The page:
Academic journal article Multinational Business Review

Assessing the Effect of Investment Barriers on International Capital Flows Using an Expert-Driven System

Academic journal article Multinational Business Review

Assessing the Effect of Investment Barriers on International Capital Flows Using an Expert-Driven System

Article excerpt

ABSTRACT: The analytic hierarchy process (AHP) is an expert-driven system that has been applied to numerous fields but has yet to be applied to portfolio selection. This study shows how the AHP can be modeled to effectively assess barriers to cross-border investments. It demonstrates that it is capable of effectively contributing to the selection of an optimal investment portfolio (OIP), herein a diversified portfolio composed of national markets where barriers to capital flows are least likely to adversely affect its return.


The underlying theoretical basis of diversification formalized in Markowitz's Portfolio Theory and the Capital Asset Pricing Model has been well documented in finance literature. International diversification enables investors to reduce the unsystematic risk of investing in one economy. Business cycles do not happen uniformly across countries. When one country is experiencing rapid growth, another may be in a recession. By investing across countries, investors should logically reduce part of the cyclical fluctuations in their portfolios that arise from the domestic business cycle. Such investors will be exposed to systematic risk related to the global economy.

In spite of the theoretical and matter-of-fact groundings of international diversification, many studies have demonstrated that investors hold portfolios that consist nearly exclusively of domestic assets. This violation of standard theories of portfolio choice is known as the "international diversification puzzle." So why do investors seem to have this bias in favor of securities of their home country? Standard models of optimal portfolio choice cannot rationalize this pattern of asset holdings, even in the presence of unhedged foreign exchange risk.

Obviously many factors can constrain the flow of capital movements across national boundaries. Various methodologies referencing different barriers to capital movements have been employed to explain investors' bias in favor of domestic securities, but the results remain clearly inconclusive. This study is not another explanation for this international diversification puzzle.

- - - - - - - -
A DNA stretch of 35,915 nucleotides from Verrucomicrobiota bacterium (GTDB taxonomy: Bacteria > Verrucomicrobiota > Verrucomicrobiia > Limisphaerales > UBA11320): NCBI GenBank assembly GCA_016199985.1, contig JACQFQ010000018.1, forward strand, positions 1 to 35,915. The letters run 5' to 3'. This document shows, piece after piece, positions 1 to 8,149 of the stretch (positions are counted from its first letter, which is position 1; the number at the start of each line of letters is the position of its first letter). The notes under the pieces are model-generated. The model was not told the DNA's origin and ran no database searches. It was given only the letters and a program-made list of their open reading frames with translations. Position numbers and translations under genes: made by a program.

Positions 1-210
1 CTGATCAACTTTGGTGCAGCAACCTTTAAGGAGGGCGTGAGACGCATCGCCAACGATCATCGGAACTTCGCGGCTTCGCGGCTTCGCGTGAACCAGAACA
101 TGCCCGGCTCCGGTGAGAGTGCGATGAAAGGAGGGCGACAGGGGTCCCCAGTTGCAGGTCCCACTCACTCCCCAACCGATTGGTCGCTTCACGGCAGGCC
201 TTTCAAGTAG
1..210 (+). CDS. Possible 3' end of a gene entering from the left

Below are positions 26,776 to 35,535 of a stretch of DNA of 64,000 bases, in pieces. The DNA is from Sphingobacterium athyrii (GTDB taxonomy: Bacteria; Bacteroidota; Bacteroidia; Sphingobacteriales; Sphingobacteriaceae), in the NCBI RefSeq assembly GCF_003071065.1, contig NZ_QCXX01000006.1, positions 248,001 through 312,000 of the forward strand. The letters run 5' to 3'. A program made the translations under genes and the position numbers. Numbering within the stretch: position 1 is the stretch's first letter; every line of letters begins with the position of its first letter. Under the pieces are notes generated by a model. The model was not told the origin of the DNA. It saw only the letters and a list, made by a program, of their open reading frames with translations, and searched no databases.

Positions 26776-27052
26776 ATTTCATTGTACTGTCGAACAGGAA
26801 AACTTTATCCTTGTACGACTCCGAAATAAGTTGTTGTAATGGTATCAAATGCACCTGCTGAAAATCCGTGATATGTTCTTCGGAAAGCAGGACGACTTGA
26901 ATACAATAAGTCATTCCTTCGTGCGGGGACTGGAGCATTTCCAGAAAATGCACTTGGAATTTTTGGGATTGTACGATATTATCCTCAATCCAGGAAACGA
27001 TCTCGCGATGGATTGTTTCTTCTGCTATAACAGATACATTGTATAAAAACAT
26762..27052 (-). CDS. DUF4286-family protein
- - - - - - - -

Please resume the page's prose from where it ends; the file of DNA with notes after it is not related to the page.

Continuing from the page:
Rather, it advocates-to those who want to try a different approach to this problem-a completely different strategic formulation. This study shows that the main benefit of the analytic hierarchy process (AHP) is that it provides decision makers with a method to structure complex problems into the simpler form of a hierarchy of factors (herein, barriers to international capital flows) and of alternatives that can be more easily identified and evaluated. This tool can be used either as a stand-alone decision making model for the decision makers who do not want to ignore expertise within the ranks of their corporations and/or as an effective supplemental tool to traditional models. Experience gained in the field can certainly not be ignored, especially considering that the more traditional models have yet to effectively address the problem.

First, current finance literature has been searched to identify the most significant barriers to international capital flows. These barriers were then submitted for review to a sample of international investment experts operating in the New York metropolitan area. Using their experience in foreign markets, they identified the most formidable of these barriers by comparing them to each other and in terms of their impact on returns in a given sample of countries.

Although a careful attempt has been made in choosing these countries, it is important to note that what is central to this study is not the sample of countries included for the purpose of illustrating this procedure. As each portfolio manager has a different set of countries in mind, what is most important is the methodology underlying the AHP and its ability to incorporate the knowledge of various experts during the identification and selection process that ultimately generates the long-term optimal investment portfolio (OIP). …

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